Evening Out the Color Variations in Cherry

Playing with a color wheel will help you understand how to tone and stain Cherry when you want more uniformity. January 14, 2013

Question
I recently made some bookcases with cherry that was delivered on plywood/mdf. Some panels are reddish and others brownish (same company not same tree). The client wants a light brown color. Does anyone have any ideas about how to reduce redness of those panels without going too dark?

Forum Responses
(Finishing Forum)
From contributor C:
Try a few light passes of a green dye to kick the red over to a brown.



From contributor G:
It won't really matter in the end. They will both darken to a similar patina. The wood has variations, and it is the nature of wood. If they want perfect colors mention to them to paint it or use wood grained Formica.


From contributor R:
I agree with Contributor G. Cherry darkens as it ages; that's the beauty of cherry. Try a dilute walnut stain and try to bring them to a similar shade. Walnut stains have a little green in them (some more than others) and I often use a red dye to lessen the green a bit. The most you can do with cherry is sort the heart from the sap wood and try to keep it from blotching. With sheet goods, don't even bother. I've even had problems hand sorting solid stock when given the run of the stack.


From contributor G:
With solid cherry I find on average there are three color groups; orange, yellow and green. You sort them into their respective piles and then work from there. By the time you deliver the kitchen, or within a month after (depends on the sunshine in your shop) everything has started to even out. Since the veneers on plywood are just real wood it will do the same over a short period of time.

Giving them a choice at the raw/new stage is just setting yourself up to a much more expensive proposition for your shop and less profit. If they insist on having proprietary perfect color matching tell them you will need to charge them a select charge so you can buy 20 sheets to give them 10.



From contributor R:
To contributor G: One other thing. He said he used MDF core, so his sheet stock is not the highest grade.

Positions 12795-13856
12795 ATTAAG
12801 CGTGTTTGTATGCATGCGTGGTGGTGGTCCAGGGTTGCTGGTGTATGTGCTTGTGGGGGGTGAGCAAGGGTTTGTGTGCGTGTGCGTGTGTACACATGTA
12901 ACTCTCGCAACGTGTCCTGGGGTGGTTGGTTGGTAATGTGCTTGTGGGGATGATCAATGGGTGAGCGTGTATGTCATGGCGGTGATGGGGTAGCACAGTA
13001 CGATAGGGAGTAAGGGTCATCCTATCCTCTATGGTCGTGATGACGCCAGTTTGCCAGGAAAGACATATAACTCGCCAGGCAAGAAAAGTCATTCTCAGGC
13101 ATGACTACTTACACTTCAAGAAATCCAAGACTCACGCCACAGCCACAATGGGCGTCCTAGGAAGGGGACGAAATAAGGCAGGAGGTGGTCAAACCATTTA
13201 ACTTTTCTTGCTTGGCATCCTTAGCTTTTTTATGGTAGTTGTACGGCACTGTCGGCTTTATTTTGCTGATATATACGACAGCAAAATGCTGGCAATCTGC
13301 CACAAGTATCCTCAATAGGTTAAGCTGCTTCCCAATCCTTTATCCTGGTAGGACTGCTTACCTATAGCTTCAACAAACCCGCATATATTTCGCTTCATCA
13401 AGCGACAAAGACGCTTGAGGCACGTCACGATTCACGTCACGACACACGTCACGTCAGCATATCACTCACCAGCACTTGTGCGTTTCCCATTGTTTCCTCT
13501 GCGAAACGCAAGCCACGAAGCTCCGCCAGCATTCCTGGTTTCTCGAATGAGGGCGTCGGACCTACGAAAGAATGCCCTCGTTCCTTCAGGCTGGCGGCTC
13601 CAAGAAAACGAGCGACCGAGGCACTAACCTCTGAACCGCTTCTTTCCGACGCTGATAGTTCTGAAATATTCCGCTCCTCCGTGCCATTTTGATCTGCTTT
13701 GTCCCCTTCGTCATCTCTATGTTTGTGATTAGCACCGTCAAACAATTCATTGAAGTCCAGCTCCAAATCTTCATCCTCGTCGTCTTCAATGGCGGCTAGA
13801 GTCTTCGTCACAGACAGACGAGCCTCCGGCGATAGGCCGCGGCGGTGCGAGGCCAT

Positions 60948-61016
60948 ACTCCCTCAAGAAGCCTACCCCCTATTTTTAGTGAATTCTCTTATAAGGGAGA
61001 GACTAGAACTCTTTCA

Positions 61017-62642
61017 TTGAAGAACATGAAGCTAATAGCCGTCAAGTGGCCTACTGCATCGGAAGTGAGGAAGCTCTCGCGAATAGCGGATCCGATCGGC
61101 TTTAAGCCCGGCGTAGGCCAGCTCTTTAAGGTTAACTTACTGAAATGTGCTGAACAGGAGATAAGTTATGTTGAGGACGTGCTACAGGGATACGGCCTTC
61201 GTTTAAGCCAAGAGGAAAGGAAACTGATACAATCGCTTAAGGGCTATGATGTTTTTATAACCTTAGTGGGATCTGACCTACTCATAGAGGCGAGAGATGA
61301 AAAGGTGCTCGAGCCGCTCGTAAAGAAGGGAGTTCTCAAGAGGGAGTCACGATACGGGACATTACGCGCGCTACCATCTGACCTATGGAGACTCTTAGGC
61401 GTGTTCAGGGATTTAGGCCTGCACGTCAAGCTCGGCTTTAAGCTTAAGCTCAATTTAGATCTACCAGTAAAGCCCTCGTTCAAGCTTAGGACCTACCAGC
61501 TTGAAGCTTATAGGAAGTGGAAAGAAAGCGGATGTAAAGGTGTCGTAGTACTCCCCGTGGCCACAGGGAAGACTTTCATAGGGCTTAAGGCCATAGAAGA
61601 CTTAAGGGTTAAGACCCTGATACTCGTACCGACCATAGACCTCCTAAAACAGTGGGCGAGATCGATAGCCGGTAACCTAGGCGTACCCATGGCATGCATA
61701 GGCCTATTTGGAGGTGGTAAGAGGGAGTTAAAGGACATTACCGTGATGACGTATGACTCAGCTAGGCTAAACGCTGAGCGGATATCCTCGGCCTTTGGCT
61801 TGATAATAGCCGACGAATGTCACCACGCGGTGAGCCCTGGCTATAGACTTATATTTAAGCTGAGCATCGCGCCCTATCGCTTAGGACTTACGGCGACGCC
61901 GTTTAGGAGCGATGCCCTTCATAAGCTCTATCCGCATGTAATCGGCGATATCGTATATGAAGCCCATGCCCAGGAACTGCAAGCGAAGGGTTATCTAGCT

From contributor G:
The veneers are the same on the VC or MDF cores. An A1 is the same on either. In some respects MDF is a superior core because it is almost always flat and true as opposed to a VC which almost always has a bow in the 8' direction and is wavy on the surface because it telegraphs the wooden core.


From contributor H:
I am with you on the veneer grade between VC and MDF, but it seems that the manufactures use thinner veneers on MDF than standard ply. Some of the MDF ply we get you can hardly say machine sander around them without having a burn through!

As for the subject in question: We recently refinished 40 new cherry door units where the customer had a violent reaction to anything red. Yes, why would you purchase a rather large house full of cherry and not want even a soft warn red tone? With a grey/green wash stain and a grey/green toner we ended up with a light translucent color that is warm without being in your face red. I did warn the client that the natural tones will come out over time, but since they are living in the home every day the change will not be as noticeable.



From the original questioner:
Contributor H Grey/green, I have never heard of that before. Do you mix yourself? I usually buy toners, but grey?


From contributor H:
Check your color wheel. Green is opposite of red and the grey will decrease the intensity of the green but increase the value. Lamp black and white pigment will work. For my project I substituted Van Dyke brown to get a little smoke brown to dull the green. 824's or 844's will work, but the more pigment you add the more cloudy the final toner will be. We custom mix all of our toners, unless we are doing a large project, then we will get our finish supplier to formulate in bulk. Two rules of toning: Light coats are better than one gun stripped heavy one, and stop one coat before you think you are done!